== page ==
Don’t expect to catch the new James Bond flick in an AMC movie theater once quarantine ends: The world’s largest cinema chain this week swore off Universal Pictures, claiming the studio is dishonoring “longstanding business practices.”
When theaters closed last month amidst the COVID-19 pandemic, rather than postponing the cinematic release of Trolls World Tour, Comcast Corp.’s Universal Pictures instead made it available to rent at home as premium video on demand (PVOD) content. The move paid off, generating nearly $100 million in three weeks—more than Universal collected from the original Trolls (with only $77 million of the total $154 million box office going to the company), according to MarketWatch. It also acted as all the proof needed to justify the studio’s long-term goal of shifting to premium video-on-demand.
“The results for Trolls World Tour have exceeded our expectations and demonstrated the viability of PVOD,” NBCUniversal CEO Jeff Shell told The Wall Street Journal this week. “As soon as theaters reopen, we expect to release movies on both formats.” That comment was not received well at AMC Entertainment, where CEO Adam Aron announced in a scathing letter to Universal Studios that, moving forward, AMC will no longer license Universal movies in any of its 1,000 theaters globally.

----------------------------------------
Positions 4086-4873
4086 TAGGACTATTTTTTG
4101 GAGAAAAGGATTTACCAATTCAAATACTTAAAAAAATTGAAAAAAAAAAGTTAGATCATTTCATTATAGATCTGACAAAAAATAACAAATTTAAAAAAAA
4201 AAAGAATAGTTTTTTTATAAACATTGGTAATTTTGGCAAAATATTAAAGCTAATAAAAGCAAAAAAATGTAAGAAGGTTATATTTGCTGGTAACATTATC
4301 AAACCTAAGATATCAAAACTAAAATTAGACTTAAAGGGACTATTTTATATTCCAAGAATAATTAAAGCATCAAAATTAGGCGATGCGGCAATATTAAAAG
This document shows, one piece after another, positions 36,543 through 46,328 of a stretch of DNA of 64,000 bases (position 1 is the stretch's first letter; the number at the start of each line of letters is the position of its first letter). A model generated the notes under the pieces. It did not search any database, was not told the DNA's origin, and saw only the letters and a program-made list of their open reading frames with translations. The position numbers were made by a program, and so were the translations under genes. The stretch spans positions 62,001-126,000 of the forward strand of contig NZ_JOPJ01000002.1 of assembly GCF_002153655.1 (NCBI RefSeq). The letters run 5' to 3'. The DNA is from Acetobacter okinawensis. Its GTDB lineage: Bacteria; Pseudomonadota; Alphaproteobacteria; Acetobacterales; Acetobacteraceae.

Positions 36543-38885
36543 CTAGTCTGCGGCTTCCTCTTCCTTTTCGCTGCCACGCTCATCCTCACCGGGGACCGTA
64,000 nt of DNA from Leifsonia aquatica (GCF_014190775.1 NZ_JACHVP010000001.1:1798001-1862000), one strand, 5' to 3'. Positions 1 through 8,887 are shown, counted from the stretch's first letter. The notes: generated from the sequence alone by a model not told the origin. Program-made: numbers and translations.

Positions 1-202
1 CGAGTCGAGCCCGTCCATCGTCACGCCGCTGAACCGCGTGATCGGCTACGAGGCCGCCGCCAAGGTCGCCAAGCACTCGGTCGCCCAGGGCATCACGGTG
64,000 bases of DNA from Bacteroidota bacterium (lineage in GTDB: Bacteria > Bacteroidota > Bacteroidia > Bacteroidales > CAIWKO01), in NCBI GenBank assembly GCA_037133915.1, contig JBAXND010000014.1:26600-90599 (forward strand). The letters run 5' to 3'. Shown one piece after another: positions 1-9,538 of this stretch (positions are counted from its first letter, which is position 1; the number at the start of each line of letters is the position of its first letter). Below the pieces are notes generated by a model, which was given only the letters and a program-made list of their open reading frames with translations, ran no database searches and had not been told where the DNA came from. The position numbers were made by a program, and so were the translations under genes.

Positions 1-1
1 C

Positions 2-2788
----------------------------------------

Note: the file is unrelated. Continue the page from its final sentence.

“We want to be absolutely clear, so that there is no ambiguity of any kind,” the memo, addressed to studio chairperson Donna Langley, continued. “AMC believes that with this proposed action to go to the home and theaters simultaneously, Universal is breaking the business model and dealings between our two companies. It assumes that we will meekly accept a reshaped view of how studios and exhibitors should interact, with zero concern on Universal’s part as to how its actions affect us.”
Theaters traditionally require a 90-day window between a movie’s cinematic release and digital download. Discussions of different launch agreements have failed in the past, but AMC is still willing to sit down with Universal to hash out a different plan. In the meantime, Aron is sticking to his guns, discontinuing Universal movies in the US, Europe, and the Middle East. “It is disappointing to us,” he said, “but Jeff’s comments as to Universal’s unilateral actions and intentions have left us with no choice.”